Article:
When should you quit your job to pursue a startup? [EVENT] - Technical.ly Philly

Growth

Aug. 9, 2013 9:02 am

When should you quit your job to pursue a startup? [EVENT]

It helps to have "delusional confidence," which Gabe Weinberg said he had, believing fully in his first venture from the first day he started it. Each of the founders at the Philly Startup Leaders University event agreed that confidence was an important trait to have for entrepreneurs looking to take the plunge.
Speakers at the PSL University’s “Taking the Plunge” event included (left to right): Arcweb founder Chris Cera, DuckDuckGo founder Gabe Weinberg, RJMetrics cofounder Robert Moore and SnipSnap cofounder Ted Mann.

Speakers at the PSL University's "Taking the Plunge" event included (left to right): Arcweb founder Chris Cera, DuckDuckGo founder Gabe Weinberg, RJMetrics cofounder Robert Moore and SnipSnap cofounder Ted Mann.

Note to entrepreneurs on their first venture: get ready to lose the money you raised from your friends and family.

That was one piece advice offered by the panel of four entrepreneurs at the Philly Startup Leaders University event at Venturef0rth focused on when you should “take the plunge” and pursue your startup idea. Nearly every founder — Vuzit’s Chris Cera, DuckDuckGo’s Gabe Weinberg, RJMetrics’ Robert Moore — said he blew through the friends and family money he had raised for his first venture. (SnipSnap founder Ted Mann managed to avoid this situation.)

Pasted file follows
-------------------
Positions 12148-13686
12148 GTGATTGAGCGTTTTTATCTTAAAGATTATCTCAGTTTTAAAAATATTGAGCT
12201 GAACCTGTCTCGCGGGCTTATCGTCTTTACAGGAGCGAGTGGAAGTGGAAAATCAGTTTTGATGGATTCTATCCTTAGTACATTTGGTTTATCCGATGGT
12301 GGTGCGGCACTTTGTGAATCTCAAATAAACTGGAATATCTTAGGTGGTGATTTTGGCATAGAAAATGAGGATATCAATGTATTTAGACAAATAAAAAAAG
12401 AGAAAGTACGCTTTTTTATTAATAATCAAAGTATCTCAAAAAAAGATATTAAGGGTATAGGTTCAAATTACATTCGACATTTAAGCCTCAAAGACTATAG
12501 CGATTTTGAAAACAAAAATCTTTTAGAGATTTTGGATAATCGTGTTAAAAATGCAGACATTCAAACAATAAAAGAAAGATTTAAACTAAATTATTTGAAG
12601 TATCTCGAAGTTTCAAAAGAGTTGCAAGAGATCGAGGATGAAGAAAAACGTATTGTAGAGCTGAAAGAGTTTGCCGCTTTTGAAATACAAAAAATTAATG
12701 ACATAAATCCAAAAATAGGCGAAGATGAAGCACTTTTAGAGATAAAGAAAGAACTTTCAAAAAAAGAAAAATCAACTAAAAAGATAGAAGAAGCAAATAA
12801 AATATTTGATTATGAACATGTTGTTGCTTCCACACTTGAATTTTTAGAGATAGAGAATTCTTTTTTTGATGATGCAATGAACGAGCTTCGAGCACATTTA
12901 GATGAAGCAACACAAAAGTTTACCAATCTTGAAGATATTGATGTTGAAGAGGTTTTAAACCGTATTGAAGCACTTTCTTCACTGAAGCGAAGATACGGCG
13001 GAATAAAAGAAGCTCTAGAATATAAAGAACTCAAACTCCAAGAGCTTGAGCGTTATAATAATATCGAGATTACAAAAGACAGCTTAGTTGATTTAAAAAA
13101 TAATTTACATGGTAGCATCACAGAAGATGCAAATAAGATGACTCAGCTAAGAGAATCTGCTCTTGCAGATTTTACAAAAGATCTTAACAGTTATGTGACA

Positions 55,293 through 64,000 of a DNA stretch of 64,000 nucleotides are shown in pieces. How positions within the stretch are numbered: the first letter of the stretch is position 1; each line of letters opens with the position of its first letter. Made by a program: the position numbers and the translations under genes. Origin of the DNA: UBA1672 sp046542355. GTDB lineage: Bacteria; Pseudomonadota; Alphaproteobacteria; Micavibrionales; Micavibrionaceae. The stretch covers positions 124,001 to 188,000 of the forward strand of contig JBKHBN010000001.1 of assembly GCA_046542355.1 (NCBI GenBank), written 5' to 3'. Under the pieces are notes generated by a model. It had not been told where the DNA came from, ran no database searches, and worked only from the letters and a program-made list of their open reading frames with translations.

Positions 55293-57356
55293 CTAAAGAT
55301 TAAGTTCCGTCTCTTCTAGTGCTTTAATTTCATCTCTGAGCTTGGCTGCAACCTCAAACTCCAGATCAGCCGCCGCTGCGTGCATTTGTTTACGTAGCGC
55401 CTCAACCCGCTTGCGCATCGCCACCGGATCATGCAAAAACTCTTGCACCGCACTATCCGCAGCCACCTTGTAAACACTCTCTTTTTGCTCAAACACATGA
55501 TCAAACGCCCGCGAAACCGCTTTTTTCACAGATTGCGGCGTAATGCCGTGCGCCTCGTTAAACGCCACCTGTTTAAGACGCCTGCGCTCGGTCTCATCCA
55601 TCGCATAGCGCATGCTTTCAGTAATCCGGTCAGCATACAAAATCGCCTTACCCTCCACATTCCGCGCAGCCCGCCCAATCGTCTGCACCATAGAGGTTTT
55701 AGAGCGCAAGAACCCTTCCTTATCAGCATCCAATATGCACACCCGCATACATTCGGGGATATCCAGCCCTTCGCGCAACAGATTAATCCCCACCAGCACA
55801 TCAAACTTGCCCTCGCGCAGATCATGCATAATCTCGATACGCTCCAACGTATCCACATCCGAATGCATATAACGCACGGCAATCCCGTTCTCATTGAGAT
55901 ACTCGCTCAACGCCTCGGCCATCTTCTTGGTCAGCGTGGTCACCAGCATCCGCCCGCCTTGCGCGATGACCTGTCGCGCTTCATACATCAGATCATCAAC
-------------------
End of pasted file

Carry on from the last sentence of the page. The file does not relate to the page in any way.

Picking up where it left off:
Maybe it’s just par for the course.

Failure, the founders agreed, certainly is. That, and the ability to bounce back. Like Cera did, after he had three meetings with First Round Capital and still didn’t receive any funding. Or Weinberg, who took his first venture’s failure pretty hard.

“Honestly,” he said, “I hadn’t ever failed at anything in my life and I was upset about it.”

You have to internalize that failure will happen, he said.

As for Moore, he admitted to drawing out his first venture’s failure.

Three years into RJMetrics, he said, he was still making his business manager send out $17 checks to clients of his initial business, an affiliate marketing venture.  He was afraid that if he shut the company down, there would be public outcry. Finally, he said, he came to his senses and shut the business down — and no one cared.

So what does it take to quit your job and take the path of entrepreneurship? Here are three tips from the founders.

  • It helps to have “delusional confidence,” which Weinberg said he had, believing fully in his first venture from the first day he started it. Each of the founders agreed that confidence was an important trait to have for entrepreneurs looking to take the plunge.
  • or an accommodating boss: When Moore told his boss at New York City-based venture capital firm Insight Venture Partners that he wanted to quit in order to pursue a startup, his boss said he’d keep him on the payroll while Moore figured things out. Only catch was, he wouldn’t get a bonus that year.
  • …or an accelerator: Mann quit his job exactly two years ago to found SnipSnap, and it helped that he had been accepted into DreamIt Ventures to develop his idea further.

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